The Electoral Commission (EC) says despite few irregularities recorded in the ongoing general elections, the process is generally peaceful.
EC Director of Elections, Samuel Tettey at a media briefing in Accra, Wednesday said the Commission is in constant touch with its officials across the country to have every issue addressed.
Few irregularities have been reported six hours after polls opened across the country for the 2016 presidential and parliamentary elections.
Voting in some polling stations started late especially in the Greater Accra, Western, Northern, Central and Brong Ahafo Regions.
This development, Joy News gathered was due to the late arrival of election materials, EC officials and security personnel.
In Wiasso polling station in the Bekwai Constituency of the Ashanti Region in particular, voting started late as 10:00 a.m. because of the non-availability of inks for voters to use.
Joy News’ visit to the polling station revealed voters had scuffles with a security officer who offered his ink for use. They suspected the security officer might have some strange materials in is car.
Acknowledging the challenges faced by both electorate and EC officials in the ongoing execise, the EC said it has activated its line of communication to resolve them.
“We have had reports from all the ten regions and in some, voting started a little after 7:00 a.m. due to the absence of security officers and EC officials,” Mr Tettey said.
According to him, in areas where EC officials failed to show up, reserved polling officers have been dispatched to get the exercise running.
“In areas without security men, we got in touch with police administration and new officers have been sent to the areas,” he added.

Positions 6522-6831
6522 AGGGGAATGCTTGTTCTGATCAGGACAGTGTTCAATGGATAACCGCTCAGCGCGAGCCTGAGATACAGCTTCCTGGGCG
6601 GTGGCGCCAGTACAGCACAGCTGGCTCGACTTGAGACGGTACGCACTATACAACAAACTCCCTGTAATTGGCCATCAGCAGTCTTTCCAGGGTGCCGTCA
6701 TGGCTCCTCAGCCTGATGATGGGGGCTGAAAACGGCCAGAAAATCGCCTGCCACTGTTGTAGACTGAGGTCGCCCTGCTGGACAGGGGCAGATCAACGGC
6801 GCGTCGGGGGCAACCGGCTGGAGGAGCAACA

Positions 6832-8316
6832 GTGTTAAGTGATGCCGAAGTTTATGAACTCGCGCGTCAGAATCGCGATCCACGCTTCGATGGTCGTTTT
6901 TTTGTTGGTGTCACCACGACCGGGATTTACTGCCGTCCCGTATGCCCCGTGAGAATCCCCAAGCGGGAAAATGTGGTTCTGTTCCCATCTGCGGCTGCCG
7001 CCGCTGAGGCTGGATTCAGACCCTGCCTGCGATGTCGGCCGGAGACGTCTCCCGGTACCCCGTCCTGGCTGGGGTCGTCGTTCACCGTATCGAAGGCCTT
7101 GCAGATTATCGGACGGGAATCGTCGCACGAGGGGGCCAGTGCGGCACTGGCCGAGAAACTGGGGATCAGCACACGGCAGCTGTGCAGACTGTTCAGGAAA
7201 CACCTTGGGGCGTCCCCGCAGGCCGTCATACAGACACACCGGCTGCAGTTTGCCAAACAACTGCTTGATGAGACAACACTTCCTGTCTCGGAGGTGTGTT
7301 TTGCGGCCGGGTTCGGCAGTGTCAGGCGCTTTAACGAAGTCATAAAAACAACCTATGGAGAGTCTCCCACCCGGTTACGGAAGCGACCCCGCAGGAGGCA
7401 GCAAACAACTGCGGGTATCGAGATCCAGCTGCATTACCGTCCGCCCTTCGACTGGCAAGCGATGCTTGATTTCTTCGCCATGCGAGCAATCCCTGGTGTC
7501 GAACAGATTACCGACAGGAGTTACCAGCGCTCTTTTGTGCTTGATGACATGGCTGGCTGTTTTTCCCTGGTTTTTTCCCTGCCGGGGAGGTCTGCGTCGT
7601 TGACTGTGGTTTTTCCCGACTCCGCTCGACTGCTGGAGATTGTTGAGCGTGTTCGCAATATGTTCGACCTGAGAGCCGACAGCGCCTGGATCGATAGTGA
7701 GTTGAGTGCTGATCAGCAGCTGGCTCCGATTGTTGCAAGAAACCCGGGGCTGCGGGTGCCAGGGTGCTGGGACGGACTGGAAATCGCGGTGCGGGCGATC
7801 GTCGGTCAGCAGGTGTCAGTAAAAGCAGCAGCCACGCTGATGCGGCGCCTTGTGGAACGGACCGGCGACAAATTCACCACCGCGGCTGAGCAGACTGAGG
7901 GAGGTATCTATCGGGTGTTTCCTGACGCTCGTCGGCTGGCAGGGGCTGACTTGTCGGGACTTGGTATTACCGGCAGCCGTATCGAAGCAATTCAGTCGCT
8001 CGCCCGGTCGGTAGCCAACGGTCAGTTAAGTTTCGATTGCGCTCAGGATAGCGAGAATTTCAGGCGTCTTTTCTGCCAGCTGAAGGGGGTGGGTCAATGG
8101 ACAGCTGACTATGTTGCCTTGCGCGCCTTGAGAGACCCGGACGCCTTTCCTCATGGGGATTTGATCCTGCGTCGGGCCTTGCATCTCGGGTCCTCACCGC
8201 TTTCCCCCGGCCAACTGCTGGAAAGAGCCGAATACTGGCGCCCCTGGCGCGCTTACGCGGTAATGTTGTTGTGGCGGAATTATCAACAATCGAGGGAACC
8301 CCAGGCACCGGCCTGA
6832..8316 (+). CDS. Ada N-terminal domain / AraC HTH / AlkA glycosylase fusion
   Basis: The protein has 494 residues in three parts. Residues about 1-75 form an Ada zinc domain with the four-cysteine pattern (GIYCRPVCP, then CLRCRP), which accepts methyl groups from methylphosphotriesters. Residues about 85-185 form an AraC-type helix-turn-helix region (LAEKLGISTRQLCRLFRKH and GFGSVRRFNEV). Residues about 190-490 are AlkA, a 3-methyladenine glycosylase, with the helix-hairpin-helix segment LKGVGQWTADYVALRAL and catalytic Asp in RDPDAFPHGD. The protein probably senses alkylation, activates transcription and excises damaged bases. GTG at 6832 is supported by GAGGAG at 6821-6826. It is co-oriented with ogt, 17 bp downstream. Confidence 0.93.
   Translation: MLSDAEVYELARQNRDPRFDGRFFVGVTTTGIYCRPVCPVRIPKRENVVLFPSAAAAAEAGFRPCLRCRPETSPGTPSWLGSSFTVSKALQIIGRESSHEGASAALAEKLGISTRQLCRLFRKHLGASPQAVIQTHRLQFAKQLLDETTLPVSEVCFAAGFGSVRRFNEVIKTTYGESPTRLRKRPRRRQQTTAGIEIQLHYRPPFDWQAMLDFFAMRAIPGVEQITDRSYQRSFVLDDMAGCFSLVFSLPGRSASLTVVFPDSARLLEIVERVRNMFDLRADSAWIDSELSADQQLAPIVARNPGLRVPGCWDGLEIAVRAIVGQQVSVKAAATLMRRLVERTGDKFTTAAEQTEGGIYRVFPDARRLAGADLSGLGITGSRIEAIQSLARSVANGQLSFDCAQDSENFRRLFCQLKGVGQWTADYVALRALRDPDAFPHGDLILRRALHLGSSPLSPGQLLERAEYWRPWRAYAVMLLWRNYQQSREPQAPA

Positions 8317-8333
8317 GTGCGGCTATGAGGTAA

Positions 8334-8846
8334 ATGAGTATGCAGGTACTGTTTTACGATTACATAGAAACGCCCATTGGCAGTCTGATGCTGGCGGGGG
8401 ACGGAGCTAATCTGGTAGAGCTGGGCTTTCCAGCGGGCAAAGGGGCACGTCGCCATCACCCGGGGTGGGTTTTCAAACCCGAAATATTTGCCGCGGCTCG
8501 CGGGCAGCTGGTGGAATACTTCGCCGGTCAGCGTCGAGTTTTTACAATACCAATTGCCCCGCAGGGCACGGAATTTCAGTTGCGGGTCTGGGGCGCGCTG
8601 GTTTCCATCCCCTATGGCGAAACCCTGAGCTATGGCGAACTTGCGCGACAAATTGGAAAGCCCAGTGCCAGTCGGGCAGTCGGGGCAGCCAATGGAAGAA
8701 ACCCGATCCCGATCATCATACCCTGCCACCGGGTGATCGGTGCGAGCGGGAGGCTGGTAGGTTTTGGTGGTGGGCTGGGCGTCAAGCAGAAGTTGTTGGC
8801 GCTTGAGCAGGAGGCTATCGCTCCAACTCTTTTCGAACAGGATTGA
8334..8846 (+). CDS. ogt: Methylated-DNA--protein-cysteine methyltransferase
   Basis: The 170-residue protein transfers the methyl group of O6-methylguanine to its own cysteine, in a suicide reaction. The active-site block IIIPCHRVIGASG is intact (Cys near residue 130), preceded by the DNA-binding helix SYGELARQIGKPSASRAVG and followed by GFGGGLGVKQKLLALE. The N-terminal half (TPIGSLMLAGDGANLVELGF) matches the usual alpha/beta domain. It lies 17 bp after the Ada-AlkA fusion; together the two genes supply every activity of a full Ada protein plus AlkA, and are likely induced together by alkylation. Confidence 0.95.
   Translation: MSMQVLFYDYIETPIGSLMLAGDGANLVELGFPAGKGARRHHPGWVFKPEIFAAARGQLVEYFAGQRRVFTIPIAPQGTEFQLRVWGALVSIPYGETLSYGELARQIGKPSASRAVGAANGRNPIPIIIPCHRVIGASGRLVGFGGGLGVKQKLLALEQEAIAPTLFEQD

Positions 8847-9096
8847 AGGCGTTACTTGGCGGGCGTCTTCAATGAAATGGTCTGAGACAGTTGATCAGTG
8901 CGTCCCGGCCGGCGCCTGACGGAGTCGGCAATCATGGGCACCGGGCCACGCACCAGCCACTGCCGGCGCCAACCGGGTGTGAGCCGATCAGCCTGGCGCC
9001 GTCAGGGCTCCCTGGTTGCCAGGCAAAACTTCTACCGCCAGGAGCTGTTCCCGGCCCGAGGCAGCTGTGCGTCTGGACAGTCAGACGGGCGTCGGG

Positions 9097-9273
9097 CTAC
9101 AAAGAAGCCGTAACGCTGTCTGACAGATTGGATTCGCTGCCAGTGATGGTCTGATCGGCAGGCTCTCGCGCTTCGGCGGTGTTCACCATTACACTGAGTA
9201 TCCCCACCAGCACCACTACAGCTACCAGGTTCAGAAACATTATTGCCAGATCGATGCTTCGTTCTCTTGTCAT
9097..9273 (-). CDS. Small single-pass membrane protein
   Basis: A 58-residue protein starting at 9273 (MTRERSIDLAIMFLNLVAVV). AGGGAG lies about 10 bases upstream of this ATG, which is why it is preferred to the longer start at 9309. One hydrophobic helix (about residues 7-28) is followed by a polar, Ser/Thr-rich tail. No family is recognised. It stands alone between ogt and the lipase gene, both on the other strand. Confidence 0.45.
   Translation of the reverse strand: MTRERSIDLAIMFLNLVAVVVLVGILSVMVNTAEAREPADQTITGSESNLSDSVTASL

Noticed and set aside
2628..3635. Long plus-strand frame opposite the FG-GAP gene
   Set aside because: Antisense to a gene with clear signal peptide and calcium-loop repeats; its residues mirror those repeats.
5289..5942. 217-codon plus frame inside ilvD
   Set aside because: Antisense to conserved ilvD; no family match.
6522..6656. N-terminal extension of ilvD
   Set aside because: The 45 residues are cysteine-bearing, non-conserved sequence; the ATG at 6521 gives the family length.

There were incidents of deleted names of voters at Jaman North Constituency in the Brong Ahafo Region. The Director of Elections explained some names were mistakenly deleted when they were trying to deactivate the bar codes of some Special Voters from the system.
“All voters who were put on the Special list instructions were given that their details be deactivated and their barcodes destroyed but mistakenly other voters also had their barcodes deleted,” Mr Tettey said.
He said that upon realising what has happened, a message was sent by the Commission to the IT department to have all the Regional Director initiate processes to have such persons vote.
Mr Tettey stressed that voters who registered with the National Health Insurance Scheme (NHIS) card will be unable to vote since their names have been deleted from the electoral roll following Supreme Court ruling in a case challenging the credibility of the register.
Names of scores of voters in Bekwai have been reported missing in the register, but the Commissioner said he was informed most of them used NHIS card to get onto the Voter’s register.
“Once your name is not in the register you cannot exercise your franchise,” he added.
Barring other challenges which the Commission is addressing, Mr Tettey said the polls have been orderly with effective collaboration with all the stakeholders.